European Spine Journal

, Volume 20, Issue 9, pp 1441–1449 | Cite as

Efficacy of anterior odontoid screw fixation in the elderly patient: a CT-based biometrical analysis of odontoid fractures

  • Michael MayerEmail author
  • Juliane Zenner
  • Alexander Auffarth
  • Jörg Atzwanger
  • Franz Romeder
  • Wolfgang Hitzl
  • Stefan Lederer
  • Herbert Resch
  • Heiko Koller
Original Article


In the elderly population, reported union rates with anterior odontoid screw fixation (AOSF) for odontoid fracture (OF) treatment vary between 23 and 93% when using plain radiographs. However, recent research revealed poor interobserver reliability for fusion assessment using plain radiographs compared to CT scans. Therefore, union rates in patients aged ≥60 years treated with AOSF have to be revisited using CT scans and factors for non-union to be analysed. Prospectively gathered consecutively treated patients using AOSF for odontoid fracture with age ≥60 years were reviewed. Medical charts were assessed for demographics, clinical outcomes and complications. Patients’ preoperative radiographs and CT scans were analysed to characterize fracture morphology and type, fracture displacement, presence of atlanto-dental osteoarthritis as well as a detailed morphometric assessment of fracture surfaces (in mm2). CT scans performed after a minimum of 3 months postoperatively were analysed for fracture union. Those patients not showing CT-based evidence of completely fused odontoid fracture were invited for radiographic follow-up at a minimum of 6 months follow-up. Follow-up CT-scan were studied for odontoid union as well as the number of screws used and the square surface of screws used for AOSF and the related corticocancellous osseous healing surface of the odontoid fragment (in %) were calculated. Patients were stratified whether they achieved osseous union or fibrous non-union. Patients with a non-union were subjected to flexion–extension lateral radiographs and the non-union defined as stable if no motion was detected. The sample included 13 male (72%) and 5 female (18%) patients. The interval from injury to AOSF was 4.1 ± 5.3 days (0–16 days). Age at injury was 78.1 ± 7.6 years (60–87 years) and follow-up was 75.7 ± 50.8 months (4.2–150.2 months). 10 patients had dislocated fractures, 14 had Type II and 4 “shallow” Type III fractures according to the Anderson classification, 2 had stable C1-ring fractures, 8 had displayed atlanto-dental osteoarthritis. Fracture square surface was 127.1 ± 50.9 mm2 (56.3–215.9 mm2) and osseous healing surface was 84.0 ± 6.8% (67.6–91.1%). CT-based analysis revealed osseous union in 9 (50%) and non-union in 9 patients (50%). Union rates correlated with increased fracture surface (P = 0.02). Statistical analysis revealed a trend that the usage of two screws with AOSF correlates with increased fusion rates (P = 0.06). Stability at C1–2 was achieved in 89% of patients. CT scans are accepted as the standard of reference to assess osseous union. The current study offers an objective insight into the union rates of odontoid fractures treated with AOSF using CT scans in consecutive series of 18 patients ≥60 years. Literature serves evidence that elderly patients with unstable OF benefit from early surgical stabilization. However, although using AOSF for unstable OF yields segmental stability at C1–2 in a high number of patients as echoed in the current study, our analysis stressed that using follow-up CT scans in comparison to biplanar radiographs dramatically reduces osseous union rates compared to those previously reported for AOSF.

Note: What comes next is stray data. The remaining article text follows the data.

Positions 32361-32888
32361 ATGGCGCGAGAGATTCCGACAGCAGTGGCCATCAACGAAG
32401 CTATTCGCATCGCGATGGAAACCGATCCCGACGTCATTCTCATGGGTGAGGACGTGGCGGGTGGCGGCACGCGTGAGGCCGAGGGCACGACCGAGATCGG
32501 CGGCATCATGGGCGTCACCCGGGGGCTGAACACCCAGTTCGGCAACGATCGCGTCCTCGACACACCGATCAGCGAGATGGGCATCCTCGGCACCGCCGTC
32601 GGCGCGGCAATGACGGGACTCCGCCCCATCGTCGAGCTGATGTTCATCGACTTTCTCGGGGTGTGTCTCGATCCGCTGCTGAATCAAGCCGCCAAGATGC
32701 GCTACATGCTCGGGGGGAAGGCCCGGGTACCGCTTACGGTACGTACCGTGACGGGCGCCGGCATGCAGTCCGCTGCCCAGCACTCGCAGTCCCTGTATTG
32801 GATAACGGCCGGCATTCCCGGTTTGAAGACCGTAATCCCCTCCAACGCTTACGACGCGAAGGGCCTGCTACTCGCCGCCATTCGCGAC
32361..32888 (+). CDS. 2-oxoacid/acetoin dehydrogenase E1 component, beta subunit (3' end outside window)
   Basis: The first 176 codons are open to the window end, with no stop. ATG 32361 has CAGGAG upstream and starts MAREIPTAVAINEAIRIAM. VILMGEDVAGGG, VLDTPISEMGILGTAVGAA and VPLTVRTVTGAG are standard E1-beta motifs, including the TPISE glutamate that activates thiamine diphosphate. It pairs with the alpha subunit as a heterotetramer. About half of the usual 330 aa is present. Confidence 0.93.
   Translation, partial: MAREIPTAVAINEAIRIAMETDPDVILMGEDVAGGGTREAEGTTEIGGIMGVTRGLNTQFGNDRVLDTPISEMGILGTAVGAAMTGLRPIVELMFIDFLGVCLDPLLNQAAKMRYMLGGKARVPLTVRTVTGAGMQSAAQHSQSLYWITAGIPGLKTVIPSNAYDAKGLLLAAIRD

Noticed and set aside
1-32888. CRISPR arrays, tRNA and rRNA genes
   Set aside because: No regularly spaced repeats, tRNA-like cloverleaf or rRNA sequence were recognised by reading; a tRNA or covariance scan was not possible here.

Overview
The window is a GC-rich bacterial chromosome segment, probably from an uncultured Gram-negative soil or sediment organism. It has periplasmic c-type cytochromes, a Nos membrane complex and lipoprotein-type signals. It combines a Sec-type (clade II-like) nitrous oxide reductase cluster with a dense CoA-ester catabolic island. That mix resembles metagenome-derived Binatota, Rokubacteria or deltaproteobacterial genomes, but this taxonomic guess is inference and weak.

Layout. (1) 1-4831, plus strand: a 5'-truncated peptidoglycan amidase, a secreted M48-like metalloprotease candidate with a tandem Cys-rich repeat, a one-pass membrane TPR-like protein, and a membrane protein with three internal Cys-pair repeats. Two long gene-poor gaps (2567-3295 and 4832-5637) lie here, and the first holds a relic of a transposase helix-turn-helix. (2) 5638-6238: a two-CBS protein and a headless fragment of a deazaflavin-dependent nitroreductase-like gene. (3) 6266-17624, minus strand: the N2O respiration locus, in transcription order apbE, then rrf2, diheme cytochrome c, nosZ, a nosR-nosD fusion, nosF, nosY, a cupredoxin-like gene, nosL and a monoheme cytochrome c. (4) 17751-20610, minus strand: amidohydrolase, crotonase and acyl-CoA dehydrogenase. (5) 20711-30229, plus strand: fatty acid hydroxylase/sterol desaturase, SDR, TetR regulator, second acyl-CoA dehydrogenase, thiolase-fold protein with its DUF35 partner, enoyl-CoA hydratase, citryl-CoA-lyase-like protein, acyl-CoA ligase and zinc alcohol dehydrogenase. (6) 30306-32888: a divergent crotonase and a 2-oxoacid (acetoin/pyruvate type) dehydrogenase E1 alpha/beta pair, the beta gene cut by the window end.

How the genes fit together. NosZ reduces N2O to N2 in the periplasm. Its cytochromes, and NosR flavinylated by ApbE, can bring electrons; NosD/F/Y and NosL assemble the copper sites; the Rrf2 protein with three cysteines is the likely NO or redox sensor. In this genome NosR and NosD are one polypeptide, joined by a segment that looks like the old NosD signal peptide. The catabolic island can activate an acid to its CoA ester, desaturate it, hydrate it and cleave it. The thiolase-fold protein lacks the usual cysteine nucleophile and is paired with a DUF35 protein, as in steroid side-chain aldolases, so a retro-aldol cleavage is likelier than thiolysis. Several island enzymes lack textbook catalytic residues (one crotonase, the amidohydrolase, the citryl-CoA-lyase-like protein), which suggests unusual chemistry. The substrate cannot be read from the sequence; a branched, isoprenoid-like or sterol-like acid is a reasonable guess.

Odontoid fracture Elderly patient Anterior odontoid screw fixation CT scan Osseous fusion 



No funds were received in support of this work. No benefits in any form have been or will be received from a commercial party related directly or indirectly to the subject of this manuscript.

Conflict of interest



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Copyright information

© Springer-Verlag 2011

Authors and Affiliations

  • Michael Mayer
    • 1
    Email author
  • Juliane Zenner
    • 2
  • Alexander Auffarth
    • 1
  • Jörg Atzwanger
    • 3
  • Franz Romeder
    • 1
  • Wolfgang Hitzl
    • 4
  • Stefan Lederer
    • 1
  • Herbert Resch
    • 1
  • Heiko Koller
    • 2
  1. 1.Department for Traumatology and Sports InjuriesParacelsus Medical UniversitySalzburgAustria
  2. 2.German Scoliosis Center Bad WildungenWerner-Wicker-KlinikBad WildungenGermany
  3. 3.Institute for RadiodiagnosticsParacelsus Medical UniversitySalzburgAustria
  4. 4.Research Office, BiostatisticsParacelsus Medical UniversitySalzburgAustria

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